Obama Chooses Saudis over 9/11 Victims, Rep. Jones Presses Forward on 28-Pages
July 2, 2014 • 12:34PM

Jones, Massie Focus on Redacted 28 Pages, Civil Liberties, War

In the July edition of his monthly Washington Watch video program posted on youtube.com, Rep. Walter Jones (R-NC) conducted a 20-minute discussion with Rep. Thomas Massie (R-KY), the first-term Congressman who has worked with Jones to build support for the release of the still-classified 28 pages of the 9/11 Commission's report that are said to document Saudi support for the 9/11 attacks.

Massie said that he read the 28 pages "in that soundproof, secret room we have here in Congress." He urged those members of Congress who have not yet done so, to go read them. Massie said that he "had to stop every two or three pages and rearrange my perception of history," while reading the pages that have been kept from the public. He earlier participated in the press conference with Jones, Rep. Steve Lynch (D-Mass.), and members of the 9/11 families, calling for the release of the 28 pages.

On other matters, Massie, too, along with Jones, voiced his support for Obama abiding by the Constitution by coming to Congress to seek the authority to use military force in Iraq.

Supreme Court Allows Suit Against Saudi Kingdom To Proceed

In a pair of rulings which has caused much confused reporting in the news media, the Supreme Court allowed a lawsuit by 9/11 families and insurance companies to proceed against the Kingdom of Saudi Arabia, while at the same refusing to hear an appeal brought by 9/11 families of another, lower court ruling, which barred them from suing banks and individuals that provided support to al Qaeda and the 9/11 terrorists. In both cases, outrageously, the Obama Administration had intervened on the side of the Saudis against U.S. citizens and 9/11 victims.

In the first case, Kingdom of Saudi Arabia v. Federal Insurance Corp., the Supreme Court refused to hear an appeal brought by Saudi Arabia, various Saudi royal princes, and the Saudi High Commission (an alleged charity) of a December ruling, by refusing to hear an appeal of the 2nd Circuit Court of Appeals. By refusing to hear the appeal, the high court let the appeals court ruling stand, permitting the suit against the Saudis to proceed in U.S. District Court in Manhattan, where litigation has been ongoing for years against other entities.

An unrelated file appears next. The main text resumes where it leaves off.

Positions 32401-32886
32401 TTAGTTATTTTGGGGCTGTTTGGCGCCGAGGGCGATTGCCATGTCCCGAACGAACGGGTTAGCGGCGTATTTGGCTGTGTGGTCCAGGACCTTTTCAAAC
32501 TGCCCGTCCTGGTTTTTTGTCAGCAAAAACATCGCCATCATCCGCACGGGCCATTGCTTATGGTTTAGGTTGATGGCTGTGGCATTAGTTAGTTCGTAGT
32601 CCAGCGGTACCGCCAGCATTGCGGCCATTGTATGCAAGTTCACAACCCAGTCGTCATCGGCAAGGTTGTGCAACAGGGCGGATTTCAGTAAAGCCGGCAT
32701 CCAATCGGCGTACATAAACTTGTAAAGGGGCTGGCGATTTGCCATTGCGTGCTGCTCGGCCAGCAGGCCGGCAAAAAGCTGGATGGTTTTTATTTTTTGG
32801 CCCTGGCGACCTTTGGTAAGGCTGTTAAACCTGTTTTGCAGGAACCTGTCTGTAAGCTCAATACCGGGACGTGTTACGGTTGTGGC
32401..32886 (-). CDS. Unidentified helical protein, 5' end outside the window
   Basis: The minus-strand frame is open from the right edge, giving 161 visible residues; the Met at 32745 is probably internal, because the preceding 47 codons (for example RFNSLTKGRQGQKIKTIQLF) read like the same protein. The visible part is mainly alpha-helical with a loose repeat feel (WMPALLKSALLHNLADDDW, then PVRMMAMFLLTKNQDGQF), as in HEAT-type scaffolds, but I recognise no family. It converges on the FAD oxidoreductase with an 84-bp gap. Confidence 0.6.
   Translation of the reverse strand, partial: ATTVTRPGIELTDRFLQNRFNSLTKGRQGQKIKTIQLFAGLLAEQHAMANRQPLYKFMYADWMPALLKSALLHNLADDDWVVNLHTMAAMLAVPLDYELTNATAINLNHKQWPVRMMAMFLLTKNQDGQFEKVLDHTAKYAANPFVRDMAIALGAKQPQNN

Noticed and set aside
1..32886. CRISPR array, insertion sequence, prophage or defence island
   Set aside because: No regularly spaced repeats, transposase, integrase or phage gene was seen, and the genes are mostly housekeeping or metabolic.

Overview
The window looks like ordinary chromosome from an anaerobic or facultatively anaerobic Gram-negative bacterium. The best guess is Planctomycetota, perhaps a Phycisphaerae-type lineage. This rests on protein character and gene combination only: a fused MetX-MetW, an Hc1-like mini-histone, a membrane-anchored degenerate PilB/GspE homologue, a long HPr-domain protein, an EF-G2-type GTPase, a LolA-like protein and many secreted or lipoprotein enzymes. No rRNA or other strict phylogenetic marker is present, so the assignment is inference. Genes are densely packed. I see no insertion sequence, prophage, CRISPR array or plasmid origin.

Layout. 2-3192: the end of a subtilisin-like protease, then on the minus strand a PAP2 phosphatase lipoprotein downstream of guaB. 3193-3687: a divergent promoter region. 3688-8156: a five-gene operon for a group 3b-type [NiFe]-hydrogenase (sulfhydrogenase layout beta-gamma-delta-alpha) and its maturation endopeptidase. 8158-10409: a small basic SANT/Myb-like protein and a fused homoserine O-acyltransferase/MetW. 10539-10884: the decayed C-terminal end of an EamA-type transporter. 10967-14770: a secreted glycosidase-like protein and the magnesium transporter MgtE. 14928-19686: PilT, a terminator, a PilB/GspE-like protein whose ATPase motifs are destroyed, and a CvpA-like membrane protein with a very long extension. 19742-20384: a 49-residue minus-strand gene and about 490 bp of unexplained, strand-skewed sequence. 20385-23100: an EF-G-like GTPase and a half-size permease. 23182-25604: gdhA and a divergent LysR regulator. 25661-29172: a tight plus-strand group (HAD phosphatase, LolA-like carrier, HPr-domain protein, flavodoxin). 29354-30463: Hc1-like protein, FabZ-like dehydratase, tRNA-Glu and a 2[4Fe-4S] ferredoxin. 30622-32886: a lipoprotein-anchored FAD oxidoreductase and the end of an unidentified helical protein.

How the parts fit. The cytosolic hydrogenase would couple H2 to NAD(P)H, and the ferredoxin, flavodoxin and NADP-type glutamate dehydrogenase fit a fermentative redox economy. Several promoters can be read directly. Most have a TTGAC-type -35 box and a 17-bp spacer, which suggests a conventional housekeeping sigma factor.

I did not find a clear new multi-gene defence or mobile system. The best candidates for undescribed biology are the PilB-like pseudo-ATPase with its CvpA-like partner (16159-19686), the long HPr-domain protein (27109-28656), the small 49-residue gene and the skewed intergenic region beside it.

"From our perspective, we are looking forward to having the opportunity to finally conduct an inquiry into the financing of the Sept. 11 attacks," said Sean Carter, a partner at Phila. law firm Cozen O'Connor, one of the firms involved in the litigation against the kingdom. Carter said he expected that discovery of Saudi government documents and depositions would begin shortly, according to the Philadelphia Inquirer

In the second ruling, the Supreme Court let stand a lower-court ruling in the case O'Neill et al. v. Al Rajhi Bank, et al., dismissing a lawsuit against banks and other entities accused of indirectly aiding the 9/11 attackers. The bank defendants dismissed by the ruling include Al Rajhi Bank, Dar Al-Maal Al-Islami Trust, Dallah Al Baraka Group LLC and Saudi American Bank, now known as Samba Financial Group. Rajhi Bank is well-known to the U.S. government for its role in financing terrorism; nonetheless, at the Supreme Court, Obama's Solicitor General argued that the 9/11 families had not proven that Rajhi Bank knew its money was going to finance terrorists.

Obama Protecting the Saudis: FBI Classifies Some, Releases Some Information on Sarasota Saudis and 9/11

On Monday, the Broward Bulldog online newspaper received 11 heavily-redacted pages of FBI reports concerning the wealthy Saudis — the Ghazzawi and al-Hiijjii families — who fled from Sarasota, Florida, only days before the 9/11 attacks. Most of the information in the documents was just recently classified to prevent its release. The FBI documents, stamped "secret," are marked as only having been formally classified earlier this month — although such documents are supposed to be classified when they are created.

Among other things, the Justice Department asserts that classification is necessary because the censored information pertains to foreign relations or foreign activities, including confidential sources. "This could be about information considered embarrassing to Saudi Arabia," said Bulldog attorney Tom Julin, as reported in the Bulldog..

The 11 pages released on Monday contain statements reiterating that the al-Hiijjiis had departed the U.S. in haste shortly before 9/11, and that further investigation had revealed "many connections" between them and persons associated with 9/11 attacks—statements that flatly contradict the FBI's public statements that its agents found no connection between the al-Hiijjiis and the 9/11 plot.

"This release suggests that the FBI has covered up information that is vitally important to public safety," said Julin. "It's startling that after initially denying they had any documents, they continue to find new documents as the weeks and months roll by. Each new batch suggests there are many, many more documents. There needs to be a full-scale explanation of what's going on here."

The judge in the FOIA case is still in the process of examining the full 80,000 pages of the FBI's Tampa field office investigation of 9/11 to determine if other documents are relevant to the investigation of the Sarasota Saudis and their links to the 9/11 hijackers.